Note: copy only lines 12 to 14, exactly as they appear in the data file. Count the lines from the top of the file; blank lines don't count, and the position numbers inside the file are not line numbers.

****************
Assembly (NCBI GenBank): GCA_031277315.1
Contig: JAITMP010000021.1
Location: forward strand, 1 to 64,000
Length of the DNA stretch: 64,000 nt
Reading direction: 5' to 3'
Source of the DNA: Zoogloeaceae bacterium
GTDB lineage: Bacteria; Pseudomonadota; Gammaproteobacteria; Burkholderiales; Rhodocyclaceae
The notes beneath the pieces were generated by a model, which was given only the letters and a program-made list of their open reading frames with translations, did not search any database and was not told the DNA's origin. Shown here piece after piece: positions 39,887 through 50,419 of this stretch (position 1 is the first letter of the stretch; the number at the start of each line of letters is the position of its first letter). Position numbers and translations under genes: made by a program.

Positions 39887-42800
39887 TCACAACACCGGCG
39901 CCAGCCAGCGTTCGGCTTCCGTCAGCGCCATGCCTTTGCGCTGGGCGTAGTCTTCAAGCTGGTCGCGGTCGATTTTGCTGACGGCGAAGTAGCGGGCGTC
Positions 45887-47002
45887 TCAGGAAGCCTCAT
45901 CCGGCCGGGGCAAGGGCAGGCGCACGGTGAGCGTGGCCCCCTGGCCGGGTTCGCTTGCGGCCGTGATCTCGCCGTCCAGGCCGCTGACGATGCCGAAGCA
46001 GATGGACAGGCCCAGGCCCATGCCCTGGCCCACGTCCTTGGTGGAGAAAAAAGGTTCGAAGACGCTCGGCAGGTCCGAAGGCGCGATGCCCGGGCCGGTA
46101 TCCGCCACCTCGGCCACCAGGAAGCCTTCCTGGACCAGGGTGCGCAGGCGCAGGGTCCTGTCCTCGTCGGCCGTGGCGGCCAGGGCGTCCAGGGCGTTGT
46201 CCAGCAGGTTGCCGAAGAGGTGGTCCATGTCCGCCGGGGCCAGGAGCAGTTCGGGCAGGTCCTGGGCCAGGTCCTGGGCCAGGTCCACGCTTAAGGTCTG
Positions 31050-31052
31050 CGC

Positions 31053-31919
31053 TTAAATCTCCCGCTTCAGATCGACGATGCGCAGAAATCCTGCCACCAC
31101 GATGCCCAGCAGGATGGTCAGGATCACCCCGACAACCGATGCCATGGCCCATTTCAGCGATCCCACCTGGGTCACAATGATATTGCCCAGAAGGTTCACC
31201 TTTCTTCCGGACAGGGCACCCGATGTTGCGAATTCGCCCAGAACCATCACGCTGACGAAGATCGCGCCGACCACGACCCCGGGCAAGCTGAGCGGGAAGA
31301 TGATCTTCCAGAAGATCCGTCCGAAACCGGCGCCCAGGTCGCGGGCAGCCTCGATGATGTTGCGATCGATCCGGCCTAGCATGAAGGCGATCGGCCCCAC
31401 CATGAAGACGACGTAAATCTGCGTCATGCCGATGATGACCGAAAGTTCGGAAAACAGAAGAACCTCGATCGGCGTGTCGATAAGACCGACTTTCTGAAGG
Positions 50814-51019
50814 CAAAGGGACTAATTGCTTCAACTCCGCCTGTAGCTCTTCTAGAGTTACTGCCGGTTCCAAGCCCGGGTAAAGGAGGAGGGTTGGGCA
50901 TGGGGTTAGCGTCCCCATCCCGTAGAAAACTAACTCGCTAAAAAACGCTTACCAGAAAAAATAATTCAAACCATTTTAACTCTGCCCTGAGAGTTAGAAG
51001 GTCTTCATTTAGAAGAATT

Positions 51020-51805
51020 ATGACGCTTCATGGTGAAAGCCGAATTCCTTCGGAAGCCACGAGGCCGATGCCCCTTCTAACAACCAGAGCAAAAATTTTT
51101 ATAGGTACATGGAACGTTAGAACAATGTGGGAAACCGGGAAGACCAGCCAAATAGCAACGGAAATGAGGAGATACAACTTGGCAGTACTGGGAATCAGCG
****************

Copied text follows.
Positions 45887-47002
45887 TCAGGAAGCCTCAT
45901 CCGGCCGGGGCAAGGGCAGGCGCACGGTGAGCGTGGCCCCCTGGCCGGGTTCGCTTGCGGCCGTGATCTCGCCGTCCAGGCCGCTGACGATGCCGAAGCA